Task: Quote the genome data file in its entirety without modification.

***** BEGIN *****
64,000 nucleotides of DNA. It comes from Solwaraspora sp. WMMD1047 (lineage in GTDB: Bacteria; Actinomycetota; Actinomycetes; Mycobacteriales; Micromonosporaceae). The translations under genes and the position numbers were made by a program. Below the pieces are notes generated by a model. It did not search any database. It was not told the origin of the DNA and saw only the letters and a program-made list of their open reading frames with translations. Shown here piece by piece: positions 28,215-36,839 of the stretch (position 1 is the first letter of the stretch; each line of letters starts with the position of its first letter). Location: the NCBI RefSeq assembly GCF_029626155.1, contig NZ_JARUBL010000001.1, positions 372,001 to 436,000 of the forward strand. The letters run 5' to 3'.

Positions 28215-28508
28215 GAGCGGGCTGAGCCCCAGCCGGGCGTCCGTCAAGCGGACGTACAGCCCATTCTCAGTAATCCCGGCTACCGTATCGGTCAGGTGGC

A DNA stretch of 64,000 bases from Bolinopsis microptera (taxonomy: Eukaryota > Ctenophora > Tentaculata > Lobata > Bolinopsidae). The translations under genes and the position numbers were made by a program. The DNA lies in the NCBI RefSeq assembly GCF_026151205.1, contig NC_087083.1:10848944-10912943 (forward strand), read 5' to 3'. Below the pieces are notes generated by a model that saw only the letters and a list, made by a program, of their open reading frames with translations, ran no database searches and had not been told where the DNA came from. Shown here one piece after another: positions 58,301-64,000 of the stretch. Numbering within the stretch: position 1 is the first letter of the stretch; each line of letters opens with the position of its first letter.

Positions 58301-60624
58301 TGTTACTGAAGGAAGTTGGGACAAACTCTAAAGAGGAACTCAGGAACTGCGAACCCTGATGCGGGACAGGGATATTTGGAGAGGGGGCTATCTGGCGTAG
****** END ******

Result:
64,000 nucleotides of DNA. It comes from Solwaraspora sp. WMMD1047 (lineage in GTDB: Bacteria; Actinomycetota; Actinomycetes; Mycobacteriales; Micromonosporaceae). The translations under genes and the position numbers were made by a program. Below the pieces are notes generated by a model. It did not search any database. It was not told the origin of the DNA and saw only the letters and a program-made list of their open reading frames with translations. Shown here piece by piece: positions 28,215-36,839 of the stretch (position 1 is the first letter of the stretch; each line of letters starts with the position of its first letter). Location: the NCBI RefSeq assembly GCF_029626155.1, contig NZ_JARUBL010000001.1, positions 372,001 to 436,000 of the forward strand. The letters run 5' to 3'.

Positions 28215-28508
28215 GAGCGGGCTGAGCCCCAGCCGGGCGTCCGTCAAGCGGACGTACAGCCCATTCTCAGTAATCCCGGCTACCGTATCGGTCAGGTGGC

A DNA stretch of 64,000 bases from Bolinopsis microptera (taxonomy: Eukaryota > Ctenophora > Tentaculata > Lobata > Bolinopsidae). The translations under genes and the position numbers were made by a program. The DNA lies in the NCBI RefSeq assembly GCF_026151205.1, contig NC_087083.1:10848944-10912943 (forward strand), read 5' to 3'. Below the pieces are notes generated by a model that saw only the letters and a list, made by a program, of their open reading frames with translations, ran no database searches and had not been told where the DNA came from. Shown here one piece after another: positions 58,301-64,000 of the stretch. Numbering within the stretch: position 1 is the first letter of the stretch; each line of letters opens with the position of its first letter.

Positions 58301-60624
58301 TGTTACTGAAGGAAGTTGGGACAAACTCTAAAGAGGAACTCAGGAACTGCGAACCCTGATGCGGGACAGGGATATTTGGAGAGGGGGCTATCTGGCGTAG